The Attorney General relies on cases permitting officers to handcuff suspects where there is reasonable cause to believe the suspect is potentially dangerous and police are conducting an on-the-scene investigation to dispel or confirm their suspicions quickly.  (See People v. Celis (2004) 33 Cal.4th 667, 676, 16 Cal.Rptr.3d 85, 93 P.3d 1027;  United States v. Fornia-Castillo (1st Cir.2005) 408 F.3d 52, 64-65;  Bautista, supra, 684 F.2d at p. 1292.)   These cases, however, deal with Fourth Amendment claims that handcuffing the suspect transformed an investigative detention into a de facto arrest without probable cause.   Whether an individual has been unreasonably seized for Fourth Amendment purposes and whether that individual is in custody for Miranda purposes are two different issues.  (United States v. Kim (9th Cir.2002) 292 F.3d 969, 976.)   To resolve the detention issue, courts examine whether handcuffing the defendant met the Fourth Amendment reasonableness standard.   As Newton explains, “where an officer has a reasonable basis to think that the person stopped poses a present physical threat to the officer or others, the Fourth Amendment permits the officer to take ‘necessary  measures ․ to neutralize the threat’ without converting a reasonable stop into a de facto arrest.  [Citations.]”  (Newton, supra, 369 F.3d at p. 674, original italics.)   Thus, courts look to the reasonableness of the officer's actions to determine whether handcuffing exceeded the scope of the detention and transformed it into a de facto arrest.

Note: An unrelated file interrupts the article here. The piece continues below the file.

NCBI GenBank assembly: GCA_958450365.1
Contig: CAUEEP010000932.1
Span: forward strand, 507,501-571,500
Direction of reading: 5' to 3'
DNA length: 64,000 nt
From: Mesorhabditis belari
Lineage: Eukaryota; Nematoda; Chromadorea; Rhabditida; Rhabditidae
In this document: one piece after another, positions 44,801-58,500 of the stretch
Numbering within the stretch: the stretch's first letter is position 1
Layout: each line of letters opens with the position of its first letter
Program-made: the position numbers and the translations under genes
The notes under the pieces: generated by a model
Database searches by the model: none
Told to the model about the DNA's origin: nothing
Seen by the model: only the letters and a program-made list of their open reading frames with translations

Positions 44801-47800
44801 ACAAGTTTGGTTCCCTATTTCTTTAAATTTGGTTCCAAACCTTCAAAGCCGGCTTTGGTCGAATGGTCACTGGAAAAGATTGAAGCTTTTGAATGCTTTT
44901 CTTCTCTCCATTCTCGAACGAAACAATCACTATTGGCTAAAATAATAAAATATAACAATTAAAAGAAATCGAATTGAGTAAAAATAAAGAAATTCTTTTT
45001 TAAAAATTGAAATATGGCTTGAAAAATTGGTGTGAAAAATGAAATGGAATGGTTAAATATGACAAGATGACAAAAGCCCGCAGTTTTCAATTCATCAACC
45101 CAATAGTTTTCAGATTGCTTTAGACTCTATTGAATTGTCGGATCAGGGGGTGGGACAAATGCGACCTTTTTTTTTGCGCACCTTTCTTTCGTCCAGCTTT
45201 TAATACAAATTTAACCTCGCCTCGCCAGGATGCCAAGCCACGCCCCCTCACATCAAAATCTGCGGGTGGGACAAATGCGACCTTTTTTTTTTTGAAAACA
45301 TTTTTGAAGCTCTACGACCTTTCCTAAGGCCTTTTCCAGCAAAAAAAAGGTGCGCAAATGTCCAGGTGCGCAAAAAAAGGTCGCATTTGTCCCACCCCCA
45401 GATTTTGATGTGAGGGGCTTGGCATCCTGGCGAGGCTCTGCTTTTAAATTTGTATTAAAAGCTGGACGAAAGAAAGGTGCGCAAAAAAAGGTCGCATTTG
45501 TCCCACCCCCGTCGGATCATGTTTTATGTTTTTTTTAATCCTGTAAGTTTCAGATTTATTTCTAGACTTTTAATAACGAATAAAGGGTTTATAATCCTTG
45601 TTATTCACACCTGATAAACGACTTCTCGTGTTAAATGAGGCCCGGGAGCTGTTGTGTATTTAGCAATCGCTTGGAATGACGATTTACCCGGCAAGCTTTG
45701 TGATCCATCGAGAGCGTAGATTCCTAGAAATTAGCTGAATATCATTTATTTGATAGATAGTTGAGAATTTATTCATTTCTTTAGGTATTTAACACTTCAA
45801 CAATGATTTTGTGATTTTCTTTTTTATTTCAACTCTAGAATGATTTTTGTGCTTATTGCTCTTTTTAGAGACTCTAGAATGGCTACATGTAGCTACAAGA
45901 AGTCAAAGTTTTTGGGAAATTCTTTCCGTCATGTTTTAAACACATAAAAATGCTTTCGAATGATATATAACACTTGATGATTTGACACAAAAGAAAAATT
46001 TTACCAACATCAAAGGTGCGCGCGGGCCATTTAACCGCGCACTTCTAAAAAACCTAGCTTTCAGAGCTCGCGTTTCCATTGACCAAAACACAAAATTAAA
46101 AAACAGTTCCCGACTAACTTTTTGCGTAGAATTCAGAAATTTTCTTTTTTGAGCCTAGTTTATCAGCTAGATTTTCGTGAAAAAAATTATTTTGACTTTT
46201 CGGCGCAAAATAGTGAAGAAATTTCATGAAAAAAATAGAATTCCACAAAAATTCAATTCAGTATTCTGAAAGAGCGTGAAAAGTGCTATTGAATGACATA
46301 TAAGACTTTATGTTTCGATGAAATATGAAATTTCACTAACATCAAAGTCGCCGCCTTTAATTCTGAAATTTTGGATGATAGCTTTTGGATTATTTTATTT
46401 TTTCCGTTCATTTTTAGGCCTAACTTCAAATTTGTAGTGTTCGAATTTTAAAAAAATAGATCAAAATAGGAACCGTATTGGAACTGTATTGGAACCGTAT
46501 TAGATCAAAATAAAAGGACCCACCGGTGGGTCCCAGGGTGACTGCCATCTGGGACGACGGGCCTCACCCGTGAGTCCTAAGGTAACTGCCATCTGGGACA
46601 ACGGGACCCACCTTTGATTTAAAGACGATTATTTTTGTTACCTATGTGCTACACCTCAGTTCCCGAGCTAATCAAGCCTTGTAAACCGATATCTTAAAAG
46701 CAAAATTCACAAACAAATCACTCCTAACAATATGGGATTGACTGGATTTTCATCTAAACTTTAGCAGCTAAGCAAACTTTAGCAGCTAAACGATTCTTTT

In contrast, Fifth Amendment Miranda custody claims do not examine the reasonableness of the officer's conduct, but instead examine whether a reasonable person would conclude the restraints used by police were tantamount to a formal arrest.   These two distinct analytical concepts may produce different outcomes.  (See id. at p. 677 [officers' actions reasonable under Fourth Amendment but restraints imposed during detention placed defendant in custody for Miranda purposes].)   As Newton explains, “Miranda's concern is not with the facts known to the law enforcement officers or the objective reasonableness of their actions in light of those facts.   Miranda's focus is on the facts known to the seized suspect and whether a reasonable person would have understood that his situation was comparable to a formal arrest.” (Id. at p. 675.)